Gabby Petito Family Says Justice Is Helping Others, Focuses on Domestic Violence Advocacy

Gabby Petito's family said on Tuesday that helping others combat domestic violence can serve as justice for their daughter following her death.

During an interview with J.B. Biunno of Florida TV station WLFA, family members were asked what justice for their daughter means to them.

Petito's stepmother, Tara Petito, replied, "If we can save just one person, that would be justice. Going forward, that's really what we would like to do."

Gabby's father, Joe Petito, made similar comments, saying, "Right now, the statistics show that one in three women are victims of domestic violence or have been victims of domestic violence."

He continued, "If we can extend those numbers from one in three to one in four, then one to five, then one to six, if we can extend that number, keep pushing that so it's not as prevalent in terms of domestic violence anymore, that would be justice for Gabby. Making that change to help others."

Gabby's mother, Nicole Schmidt, also said that justice for her daughter means "preventing this from happening to someone else."

"That's justice for me. Helping others," Schmidt added.

During the interview, the family also spoke at length about the Gabby Petito Foundation, which they created after their daughter's death. Its website says the mission is to "address the needs of organizations that support locating missing persons and to provide aid to organizations that assist victims of domestic violence situations, through education, awareness, and prevention strategies."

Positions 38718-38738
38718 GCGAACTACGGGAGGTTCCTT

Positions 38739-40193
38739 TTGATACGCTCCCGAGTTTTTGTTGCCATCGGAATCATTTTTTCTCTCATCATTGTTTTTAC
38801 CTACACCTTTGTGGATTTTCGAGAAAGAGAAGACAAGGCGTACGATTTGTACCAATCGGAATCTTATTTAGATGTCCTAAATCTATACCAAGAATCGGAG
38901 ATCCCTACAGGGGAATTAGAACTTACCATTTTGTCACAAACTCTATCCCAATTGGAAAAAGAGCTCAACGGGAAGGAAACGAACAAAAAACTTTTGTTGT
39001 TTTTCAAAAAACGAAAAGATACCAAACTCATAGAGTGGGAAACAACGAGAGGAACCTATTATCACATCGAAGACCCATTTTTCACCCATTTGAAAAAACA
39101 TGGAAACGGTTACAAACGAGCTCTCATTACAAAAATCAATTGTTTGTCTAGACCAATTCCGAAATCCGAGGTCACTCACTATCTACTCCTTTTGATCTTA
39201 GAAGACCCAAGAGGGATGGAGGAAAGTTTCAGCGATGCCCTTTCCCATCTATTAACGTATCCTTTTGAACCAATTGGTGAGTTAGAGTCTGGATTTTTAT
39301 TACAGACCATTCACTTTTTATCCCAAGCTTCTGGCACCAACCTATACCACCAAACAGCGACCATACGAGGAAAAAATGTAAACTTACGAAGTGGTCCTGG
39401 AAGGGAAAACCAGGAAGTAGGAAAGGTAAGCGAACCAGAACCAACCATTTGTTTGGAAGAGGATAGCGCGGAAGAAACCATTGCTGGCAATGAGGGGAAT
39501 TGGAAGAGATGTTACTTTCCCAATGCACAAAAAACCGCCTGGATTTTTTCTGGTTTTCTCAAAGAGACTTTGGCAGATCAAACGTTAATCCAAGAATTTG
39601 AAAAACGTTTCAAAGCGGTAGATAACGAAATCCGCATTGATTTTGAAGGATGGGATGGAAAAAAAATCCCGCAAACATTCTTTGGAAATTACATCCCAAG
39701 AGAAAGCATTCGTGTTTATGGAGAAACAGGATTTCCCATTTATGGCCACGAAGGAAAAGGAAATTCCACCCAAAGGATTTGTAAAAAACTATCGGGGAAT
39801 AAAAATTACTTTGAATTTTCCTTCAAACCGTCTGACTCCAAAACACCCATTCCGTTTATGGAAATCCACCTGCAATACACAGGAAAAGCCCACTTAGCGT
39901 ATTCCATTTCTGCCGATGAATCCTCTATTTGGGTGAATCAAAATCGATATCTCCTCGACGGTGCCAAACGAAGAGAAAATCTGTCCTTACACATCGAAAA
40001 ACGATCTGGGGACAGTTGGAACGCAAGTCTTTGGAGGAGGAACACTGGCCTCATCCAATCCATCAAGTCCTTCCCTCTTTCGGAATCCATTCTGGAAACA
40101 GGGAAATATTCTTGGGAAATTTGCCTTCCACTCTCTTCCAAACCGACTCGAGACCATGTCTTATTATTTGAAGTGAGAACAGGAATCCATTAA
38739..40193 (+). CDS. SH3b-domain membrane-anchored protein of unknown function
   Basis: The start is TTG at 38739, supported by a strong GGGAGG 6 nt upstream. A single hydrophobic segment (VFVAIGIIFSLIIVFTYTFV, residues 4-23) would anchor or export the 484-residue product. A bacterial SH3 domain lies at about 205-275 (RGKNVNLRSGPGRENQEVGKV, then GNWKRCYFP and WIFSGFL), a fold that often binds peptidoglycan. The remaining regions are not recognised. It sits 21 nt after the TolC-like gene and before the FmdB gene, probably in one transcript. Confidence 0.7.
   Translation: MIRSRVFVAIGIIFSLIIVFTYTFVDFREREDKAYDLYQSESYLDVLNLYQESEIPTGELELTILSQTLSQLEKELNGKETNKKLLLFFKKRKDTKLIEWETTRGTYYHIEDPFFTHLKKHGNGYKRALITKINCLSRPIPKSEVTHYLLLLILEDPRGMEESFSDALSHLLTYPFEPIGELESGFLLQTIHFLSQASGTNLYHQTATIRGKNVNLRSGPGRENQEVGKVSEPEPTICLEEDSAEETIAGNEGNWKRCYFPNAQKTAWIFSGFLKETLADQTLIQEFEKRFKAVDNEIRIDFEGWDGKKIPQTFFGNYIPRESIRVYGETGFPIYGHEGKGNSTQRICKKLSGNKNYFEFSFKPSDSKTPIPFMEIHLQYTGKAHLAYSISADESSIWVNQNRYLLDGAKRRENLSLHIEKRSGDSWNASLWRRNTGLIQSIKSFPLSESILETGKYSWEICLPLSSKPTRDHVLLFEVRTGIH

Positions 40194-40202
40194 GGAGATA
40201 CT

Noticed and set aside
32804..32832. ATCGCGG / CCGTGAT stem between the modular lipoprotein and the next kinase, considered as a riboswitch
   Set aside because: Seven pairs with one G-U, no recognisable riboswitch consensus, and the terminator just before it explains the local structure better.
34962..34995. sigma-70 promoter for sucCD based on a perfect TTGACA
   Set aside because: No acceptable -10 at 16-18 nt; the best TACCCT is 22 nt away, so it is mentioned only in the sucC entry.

Gabby Petito
Gabby Petito's family said Tuesday that justice for their late daughter means helping others and working against domestic violence. Above, members of the public leave flowers at a memorial site for Petito in Blue Point, New York, on September 26. Andrew Lichtenstein/Getty

During the interview, Petito's mother and father said they were honored and humbled by the support their foundation has received over the past few months.

"What we're trying to do is fill the gaps and voids where we see fit," Joe Petito said. "We're going around talking to shelters, we're talking to police, we're talking with rescue teams, with professionals, with therapists that know the ins and outs of what's needed and where the resources are best needed. We're just trying to lead that charge in terms of change, to make things better."

Schmidt also said that the family has been discussing a new alert for missing persons aged 18 to 64. "There's nothing for that age group. It would be just like the Amber Alert or the Silver Alert except it's a different age group, and we hope to bring that kind of change to the missing persons."

The comments by Petito's family come nearly two months after officials confirmed that the human remains found in Wyoming's Grand Teton National Park belonged to Petito, 22. The Teton County coroner's office later said she died by manual strangulation.

Petito first went missing while on a cross-country road trip this past summer with her fiancé, Brian Laundrie, who later became the sole person of interest in her disappearance and death and the subject of a manhunt. Ten days before she was reported missing, Laundrie returned to his parents' home in North Port, Florida, in the white van the two had been traveling in.

Laundrie then went missing after telling his parents he was going for a hike in Florida's Carlton Reserve. Laundrie's remains, along with some of his belongings, were eventually found in the reserve.

An initial autopsy on Laundrie's remains came back inconclusive, and they were sent to a forensic anthropologist for further investigation. The autopsy's full results have yet to be released.